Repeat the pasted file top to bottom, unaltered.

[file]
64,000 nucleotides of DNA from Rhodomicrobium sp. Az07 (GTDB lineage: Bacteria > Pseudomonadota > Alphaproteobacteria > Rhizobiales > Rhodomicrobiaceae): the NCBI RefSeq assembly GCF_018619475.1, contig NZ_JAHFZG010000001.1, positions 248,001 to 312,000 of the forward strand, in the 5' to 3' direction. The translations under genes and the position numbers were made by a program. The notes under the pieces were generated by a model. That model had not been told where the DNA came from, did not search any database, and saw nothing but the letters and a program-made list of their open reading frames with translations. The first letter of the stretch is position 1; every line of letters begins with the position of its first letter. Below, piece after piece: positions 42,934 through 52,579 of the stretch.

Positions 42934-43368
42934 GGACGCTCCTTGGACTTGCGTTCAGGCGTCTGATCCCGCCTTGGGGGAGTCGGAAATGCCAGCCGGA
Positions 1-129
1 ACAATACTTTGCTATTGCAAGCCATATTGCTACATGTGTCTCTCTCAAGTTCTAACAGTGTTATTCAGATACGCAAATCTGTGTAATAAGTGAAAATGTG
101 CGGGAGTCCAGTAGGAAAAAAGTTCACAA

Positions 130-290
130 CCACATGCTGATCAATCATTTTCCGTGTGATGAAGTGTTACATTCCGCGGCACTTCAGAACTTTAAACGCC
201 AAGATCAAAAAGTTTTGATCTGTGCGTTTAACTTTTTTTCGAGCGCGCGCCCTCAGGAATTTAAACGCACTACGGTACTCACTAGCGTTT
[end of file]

64,000 nucleotides of DNA from Rhodomicrobium sp. Az07 (GTDB lineage: Bacteria > Pseudomonadota > Alphaproteobacteria > Rhizobiales > Rhodomicrobiaceae): the NCBI RefSeq assembly GCF_018619475.1, contig NZ_JAHFZG010000001.1, positions 248,001 to 312,000 of the forward strand, in the 5' to 3' direction. The translations under genes and the position numbers were made by a program. The notes under the pieces were generated by a model. That model had not been told where the DNA came from, did not search any database, and saw nothing but the letters and a program-made list of their open reading frames with translations. The first letter of the stretch is position 1; every line of letters begins with the position of its first letter. Below, piece after piece: positions 42,934 through 52,579 of the stretch.

Positions 42934-43368
42934 GGACGCTCCTTGGACTTGCGTTCAGGCGTCTGATCCCGCCTTGGGGGAGTCGGAAATGCCAGCCGGA
Positions 1-129
1 ACAATACTTTGCTATTGCAAGCCATATTGCTACATGTGTCTCTCTCAAGTTCTAACAGTGTTATTCAGATACGCAAATCTGTGTAATAAGTGAAAATGTG
101 CGGGAGTCCAGTAGGAAAAAAGTTCACAA

Positions 130-290
130 CCACATGCTGATCAATCATTTTCCGTGTGATGAAGTGTTACATTCCGCGGCACTTCAGAACTTTAAACGCC
201 AAGATCAAAAAGTTTTGATCTGTGCGTTTAACTTTTTTTCGAGCGCGCGCCCTCAGGAATTTAAACGCACTACGGTACTCACTAGCGTTT